We experience the rise of the knowledge economy and an emerging importance of big data technologies for value creation. Companies start to understand the economic value of creating proper data collections feeding their own products and processes with a unique competitive edge. They realize that the compilation of proprietary, large-scale data collections will become very important investment projects in future. They will learn to consider data collections as a new kind of asset, enabling them to extract new value through new and better products and services.
Assets building are investment projects. Consequently the compilation of competitive data collections are ongoing investment projects. For any investment class methods for the determination of the return on investment and the inherent risks are essential. But how the potential value created through data collections can be estimated? It is data valuation. It is important for the up-front decisions on the profitability of these investment projects, as well for decisions on complementary data purchases or the legitimation of maintainance costs. It’s worth to have a deeper look on the topic of data valuation.
Three types of data valuation
In a recent blog post at TechCrunch Pauline Glikman and Nicolas Glady name three different perspectives on data valuation: data valuation by the shareholder, data valuation by the company itself, and data valuation by the individual user.
Data valuation by the shareholders is quite simple. How much money are investors willing to pay in merger and acquisitions. If $30 is the average price for one Instagram user, we can assume that most from this value is driven by the purchased data about the relationship with this customer. Transaction prices for data-driven companies are proxies for price tags on data assets.
Data valuation by the company is usually done by customer lifetime valuations, where the net present value for each user other data assets is calculated. This approach is much more conservative, because it does only consider the real value which can be generated by the firm itself. The data valuation by the shareholders does include much more goodwill and strategic willingness to pay.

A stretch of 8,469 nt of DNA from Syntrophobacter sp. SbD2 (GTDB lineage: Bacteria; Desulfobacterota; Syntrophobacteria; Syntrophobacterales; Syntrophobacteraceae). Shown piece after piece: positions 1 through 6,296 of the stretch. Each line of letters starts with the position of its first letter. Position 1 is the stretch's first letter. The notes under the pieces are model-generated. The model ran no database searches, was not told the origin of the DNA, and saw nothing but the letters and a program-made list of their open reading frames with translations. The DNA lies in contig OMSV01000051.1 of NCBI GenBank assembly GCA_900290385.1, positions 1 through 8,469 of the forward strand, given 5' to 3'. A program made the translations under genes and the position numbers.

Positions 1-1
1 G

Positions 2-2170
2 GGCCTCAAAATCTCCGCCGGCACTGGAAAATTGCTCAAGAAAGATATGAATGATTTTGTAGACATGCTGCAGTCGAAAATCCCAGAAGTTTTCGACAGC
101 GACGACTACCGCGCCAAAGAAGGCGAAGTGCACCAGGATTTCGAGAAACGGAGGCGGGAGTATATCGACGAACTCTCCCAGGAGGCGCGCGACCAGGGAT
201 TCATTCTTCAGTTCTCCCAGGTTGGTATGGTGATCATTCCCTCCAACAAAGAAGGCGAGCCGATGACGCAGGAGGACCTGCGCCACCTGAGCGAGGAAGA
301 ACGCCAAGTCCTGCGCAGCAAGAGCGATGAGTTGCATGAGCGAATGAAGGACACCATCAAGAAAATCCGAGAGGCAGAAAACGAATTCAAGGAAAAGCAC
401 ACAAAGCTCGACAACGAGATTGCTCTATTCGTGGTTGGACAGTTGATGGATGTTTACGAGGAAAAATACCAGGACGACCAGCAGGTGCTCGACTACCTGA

Data valuation by the individual user raises the question how much we as consumers are willing to pay for our data. Which price tag to we accept to secure our own data from re-use through the service provider? In the most cases this money is less compared to the value the service provider can extract by other means. In consequence, fee-based services for privacy-aware users are less profitable than free, but data-greedy services.
Are we addicted from personal data?
As baseline of their argumentation Glikman and Glady recognise personal data as the current main value driver in the worldwide data market. At the same time they recognize, that data protection regulations like in Germany are significantly affecting this kind of value extraction. While looking at the new EU data protection regulations it might be a good bet that the German attitude will partly become more mainstream on a larger scale. This will affect any data valuations which are addicted by personal data. Consequently, it is a good idea to work harder on new ideas for value extraction from non-personal data.
Not Raw Data Collections, but Data Processing is the key to higher data valuations
However the regulations on personal data will look like in future, corporate data collections will become a strategic asset in the knowledge economy. Glikman and Glady summarize the competitive edge: “For the shareholder, data embodies a financial potential. For the company itself, data can be used to optimize the way it does business: acquisition, retention, targeting, pricing, etc.” While they understand that the valuation of data largely depend on how it is used and in which context, they emphasise a basic law in data valuation:
“raw data has a very low value, the more it is enriched, analyzed and leveraged for specialized uses, the more its value increases.”
The true value generating exercise is not the raw data collection. But the true value comes from data processing activities which transform the raw data into a scare and unique input factor for value creation purposes. And if we achieve to become less addicted from personal data in future, we will much easier unlock new fields for data-driven business models. Which, in the end, will boost data valuations.